DVD reviews: 'The LEGO Movie,' 'The Grand Budapest Hotel,' and 'Joe'
“The LEGO Movie” (2014, PG, 100 min., $28.98) When word got out that there was going to be a LEGO movie, it seemed like a ridiculous idea. Those thoughts couldn't have been more wrong. “The LEGO Movie,” coming from the duo of Phil Lord and Christopher Miller, is a tremendously fun film that has enough to keep the kids invested while tossing in some tongue-in-cheek jokes that'll hook the adults. It's a great ride that takes on a smart storyline, while using voice work from Jonah Hill, Will Ferrell, Will Arnett, Chris Pratt, Elizabeth Banks, Alison Brie and others to its advantage. The film follows a storyline that has some resemblances to “The Matrix.” An ordinary LEGO named Emmet goes about his daily life until, one day, he falls upon a mysterious relic. The item immediately changes Emmet's life, as he thrown into a world he did not know existed. A group of rebels want to take down Lord Business, an evil mastermind trying to dominate the world, and Emmet is thought of as their savior. Will he have the skills to lead them past Lord Business? Blu-ray and standard DVD packages are loaded with extras, but there's even more supplements to be had on a special edition Blu-ray set. 3.5 Stars.
“The Grand Budapest Hotel” (2014, R, 100 min., $29.98) Visionary filmmaker Wes Anderson goes a little deeper and darker for his latest film, “The Grand Budapest Hotel.” The picture follows the tale of Gustave H., a legendary European concierge who's framed for murdering a wealthy old woman. Gustave, played wonderfully by Ralph Fiennes, teams up with an understudy named Zero (Tony Revolori) to clear his name. The adventure takes the two characters through several desolate locations in Europe, and reaches its heights with an old-fashioned prison break that plays out splendidly. Following his magnificent 2012 film “Moonrise Kingdom,” Anderson delivers another home run, mixing in his usual brand of detailed visuals with a plot line that entertains and amazes. The talented director also gets top-notch performances from Fiennes, Revolori, Willem Dafoe, F. Murray Abraham and Jude Law. “The Grand Budapest Hotel” is just another example of why Anderson is one of the greatest filmmakers working today. Special features inside Blu-ray and standard DVD sets are pretty good, and they include a solid making-of featurette, a stills gallery and a few promotional items. 3.5 Stars.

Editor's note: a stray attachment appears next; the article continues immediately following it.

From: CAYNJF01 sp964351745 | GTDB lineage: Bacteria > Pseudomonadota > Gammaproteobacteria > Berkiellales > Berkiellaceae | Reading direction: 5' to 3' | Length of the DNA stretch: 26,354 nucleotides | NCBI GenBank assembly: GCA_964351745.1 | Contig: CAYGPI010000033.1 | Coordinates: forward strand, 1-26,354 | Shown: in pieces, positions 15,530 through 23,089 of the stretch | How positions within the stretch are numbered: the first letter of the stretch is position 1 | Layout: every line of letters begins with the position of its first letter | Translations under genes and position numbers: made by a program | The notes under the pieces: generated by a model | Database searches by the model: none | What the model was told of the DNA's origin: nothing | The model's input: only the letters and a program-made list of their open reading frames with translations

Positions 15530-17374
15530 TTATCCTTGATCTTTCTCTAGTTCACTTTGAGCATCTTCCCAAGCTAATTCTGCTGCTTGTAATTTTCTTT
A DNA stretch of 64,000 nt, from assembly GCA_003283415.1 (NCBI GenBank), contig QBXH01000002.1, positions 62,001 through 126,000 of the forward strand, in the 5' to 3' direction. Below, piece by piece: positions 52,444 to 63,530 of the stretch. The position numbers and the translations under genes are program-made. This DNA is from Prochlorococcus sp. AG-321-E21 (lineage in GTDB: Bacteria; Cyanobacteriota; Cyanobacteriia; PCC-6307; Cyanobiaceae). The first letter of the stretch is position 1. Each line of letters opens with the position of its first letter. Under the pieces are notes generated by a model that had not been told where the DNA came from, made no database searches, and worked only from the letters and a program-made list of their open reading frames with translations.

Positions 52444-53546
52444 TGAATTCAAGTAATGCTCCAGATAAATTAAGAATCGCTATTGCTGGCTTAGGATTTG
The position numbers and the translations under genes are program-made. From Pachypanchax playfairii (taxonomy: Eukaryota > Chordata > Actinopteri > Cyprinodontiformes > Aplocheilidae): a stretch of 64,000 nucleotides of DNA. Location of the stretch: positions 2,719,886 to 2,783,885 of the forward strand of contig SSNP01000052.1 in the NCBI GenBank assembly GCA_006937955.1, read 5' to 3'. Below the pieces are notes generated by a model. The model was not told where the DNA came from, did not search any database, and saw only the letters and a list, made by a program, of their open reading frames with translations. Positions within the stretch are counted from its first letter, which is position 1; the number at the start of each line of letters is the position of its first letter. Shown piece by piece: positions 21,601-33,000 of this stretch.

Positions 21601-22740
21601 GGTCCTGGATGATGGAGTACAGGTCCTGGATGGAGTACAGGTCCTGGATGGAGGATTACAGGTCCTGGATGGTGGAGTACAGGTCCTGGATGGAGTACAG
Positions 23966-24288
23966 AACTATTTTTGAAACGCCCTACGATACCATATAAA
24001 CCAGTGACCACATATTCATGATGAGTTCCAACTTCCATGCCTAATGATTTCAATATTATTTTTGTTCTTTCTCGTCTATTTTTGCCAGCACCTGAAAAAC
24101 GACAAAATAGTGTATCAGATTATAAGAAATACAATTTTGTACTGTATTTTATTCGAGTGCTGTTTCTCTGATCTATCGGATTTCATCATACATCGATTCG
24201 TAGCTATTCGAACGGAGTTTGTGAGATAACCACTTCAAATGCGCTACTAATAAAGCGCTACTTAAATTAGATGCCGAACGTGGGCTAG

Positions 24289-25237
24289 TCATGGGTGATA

“Joe” (2013, R, 117 min., $19.98) Director David Gordon Green and actor Nicolas Cage have both dealt with a recent string of bad movies, but “Joe” proves their best work is not behind them. A dramatic thriller with plenty of atmosphere, “Joe” is a solid picture with plenty of grit. A strong screenplay — adapted from Larry Brown's novel of the same name — from Gary Hawkins teams well with tough settings and noteworthy performances from Cage, Tye Sheridan and the late Gary Poulter. “Joe” follows a fellow named Joe (Cage) with a violent past. He's a decent guy, though, and when he comes across a young man named Gary (Sheridan) with an abusive alcoholic of a father (Poulter), he does his best to help him. Although he doesn't want to get involved, Joe doesn't want Gary to be held back by his situation at home, so he offers him a job and some additional benefits. However, the relationship doesn't sit well with Gary's father, and it causes problems for Joe. Special features included on standard DVD and Blu-ray packages are worth watching, and they include two good featurettes. One looks at the production of the film, while the other explores the origins of the story. 3 Stars.
“Ernest & Celestine” (2013, PG, 80 min., $29.95) An Academy Award nominee for Best Animated Film this past year, “Ernest & Celestine,” based on a classic Belgian book series, tells the tale of a world of mice that live underground. They're in fear of the bears that live above ground. That is until Ernest and Celestine form a wonderful friendship.
“Jimmy P.” (2013, NR, 117 min., $24.98) Benicio Del Toro and Mathieu Amalric provide wonderful performances in a drama about the relationship between a Native American dealing with mental issues and a French psychoanalyst. They are able to form a tight bond in the process of trying to discover what's ailing the Native American.
“Picnic at Hanging Rock” (1975, PG, 115 min., $29.95) Australian director Peter Weir made his breakthrough as a filmmaker with this 1975 drama about a group of students and a teacher disappearing without a trace at a secluded picnic spot. The film is being re-released by the Criterion Collection with an abundance of added special features.